History Book Reviews (page 13)

THE LONGEST AFTERNOON by Brendan Simms
HISTORY
Released: Feb. 10, 2015

"Since literacy was common even among enlisted men, Simms takes advantage of abundant letters and memoirs to deliver an engrossing, often gruesome nuts-and-bolts description of that afternoon."
A slim but gripping account of the bloody, heroic defense of La Haye Sainte, a farmhouse that Napoleon had to capture to reach the Duke of Wellington's army. Read full book review >
THE STRANGE CASE OF DR. DOYLE by Daniel L. Friedman
BIOGRAPHY & MEMOIR
Released: Feb. 10, 2015

"At first muddled and confusing, the book goes on to raise intriguing questions and possibilities for fans of both men."
A father-and-son team exposes the similarities of two very strange men, Jack the Ripper and Arthur Conan Doyle. Read full book review >

TO EXPLAIN THE WORLD by Steven Weinberg
HISTORY
Released: Feb. 10, 2015

"While Weinberg confines most mathematics to a 95-page appendix, readers will strain to comprehend some of the lengthy nuts-and-bolts explanations, but those who persist will come away with a stimulating view of how humans learn from nature."
Histories of science celebrate great thinkers of the past. In this ingenious account, theoretical physicist and Nobel laureate Weinberg (Chair in Science/Univ. of Texas; Lectures on Quantum Mechanics, 2012, etc.) celebrates generously but gives equal emphasis to why they often missed the mark.Read full book review >
BELIEVER by David Axelrod
BIOGRAPHY & MEMOIR
Released: Feb. 10, 2015

"Obama has been profiled many times but seldom with so practical an outlook. An excellent view of politics from the inside."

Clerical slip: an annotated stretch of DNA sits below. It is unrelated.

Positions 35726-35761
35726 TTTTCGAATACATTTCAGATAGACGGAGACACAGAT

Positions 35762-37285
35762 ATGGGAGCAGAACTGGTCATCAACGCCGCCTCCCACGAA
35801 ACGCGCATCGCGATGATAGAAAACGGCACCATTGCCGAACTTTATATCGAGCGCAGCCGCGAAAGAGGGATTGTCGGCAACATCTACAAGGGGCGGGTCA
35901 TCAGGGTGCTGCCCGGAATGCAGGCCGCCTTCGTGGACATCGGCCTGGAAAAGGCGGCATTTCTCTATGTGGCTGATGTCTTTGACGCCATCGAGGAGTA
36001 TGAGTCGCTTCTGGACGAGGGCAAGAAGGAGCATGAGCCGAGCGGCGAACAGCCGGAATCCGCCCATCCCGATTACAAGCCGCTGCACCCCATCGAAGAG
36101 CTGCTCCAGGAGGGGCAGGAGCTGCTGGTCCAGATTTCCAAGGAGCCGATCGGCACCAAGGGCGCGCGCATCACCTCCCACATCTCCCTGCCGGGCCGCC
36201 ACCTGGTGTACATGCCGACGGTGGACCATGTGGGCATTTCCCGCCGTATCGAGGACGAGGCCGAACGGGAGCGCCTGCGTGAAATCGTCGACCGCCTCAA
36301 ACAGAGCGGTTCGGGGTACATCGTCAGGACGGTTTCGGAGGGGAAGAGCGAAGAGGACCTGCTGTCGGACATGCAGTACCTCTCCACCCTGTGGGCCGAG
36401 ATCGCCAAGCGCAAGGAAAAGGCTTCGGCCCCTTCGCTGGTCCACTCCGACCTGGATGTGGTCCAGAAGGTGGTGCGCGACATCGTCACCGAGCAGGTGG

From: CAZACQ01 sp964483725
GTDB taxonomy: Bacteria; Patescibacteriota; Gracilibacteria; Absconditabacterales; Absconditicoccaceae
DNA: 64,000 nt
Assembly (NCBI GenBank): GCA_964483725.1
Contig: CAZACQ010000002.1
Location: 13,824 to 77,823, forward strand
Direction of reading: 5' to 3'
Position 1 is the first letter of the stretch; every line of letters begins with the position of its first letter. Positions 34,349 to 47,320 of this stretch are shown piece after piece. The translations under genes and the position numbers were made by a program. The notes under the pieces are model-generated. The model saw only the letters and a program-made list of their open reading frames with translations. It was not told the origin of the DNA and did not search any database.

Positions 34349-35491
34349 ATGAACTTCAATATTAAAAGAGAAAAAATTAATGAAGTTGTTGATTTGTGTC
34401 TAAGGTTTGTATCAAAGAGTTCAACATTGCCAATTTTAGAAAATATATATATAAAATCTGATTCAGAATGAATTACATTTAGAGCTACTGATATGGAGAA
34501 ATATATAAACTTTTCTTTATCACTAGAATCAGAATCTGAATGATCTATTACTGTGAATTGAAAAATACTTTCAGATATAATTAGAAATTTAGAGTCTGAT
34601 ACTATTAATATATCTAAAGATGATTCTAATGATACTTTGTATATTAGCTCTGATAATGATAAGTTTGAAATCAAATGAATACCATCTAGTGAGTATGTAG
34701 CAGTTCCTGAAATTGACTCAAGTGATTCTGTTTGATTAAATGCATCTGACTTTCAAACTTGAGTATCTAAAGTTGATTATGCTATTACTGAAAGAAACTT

Longtime political adviser Axelrod, late of the White House, tells most of what he's seen in the cloakroom. Read full book review >
LINCOLN'S GREATEST CASE by Brian McGinty
BIOGRAPHY & MEMOIR
Released: Feb. 9, 2015

"An important footnote in the making of the 16th president."
Solid account of the most significant case in Abraham Lincoln's 25-year law career. Read full book review >

AMERICAN RECKONING by Christian G. Appy
HISTORY
Released: Feb. 9, 2015

"For generations who know the Vietnam War largely through movies and fiction, this well-informed and impassioned book is an antidote to forgetting and an appeal to reassess America's place in the world."
Analyzing public, political and cultural responses to the Vietnam War, Appy (History/Univ. of Massachusetts; Patriots: The Vietnam War Remembered from All Sides, 2003, etc.) argues that the protracted conflict "shattered the central tenet of American national identity—the broad faith that the United States is a unique force for good in the world."Read full book review >
LINCOLN'S BODY by Richard Wightman Fox
BIOGRAPHY & MEMOIR
Released: Feb. 9, 2015

"An original, brightly written and well-researched cultural history certain to have wide appeal."
An absorbing meditation on Abraham Lincoln's body, in life and death, and its role in shaping America's memory of the man who saved the Union. Read full book review >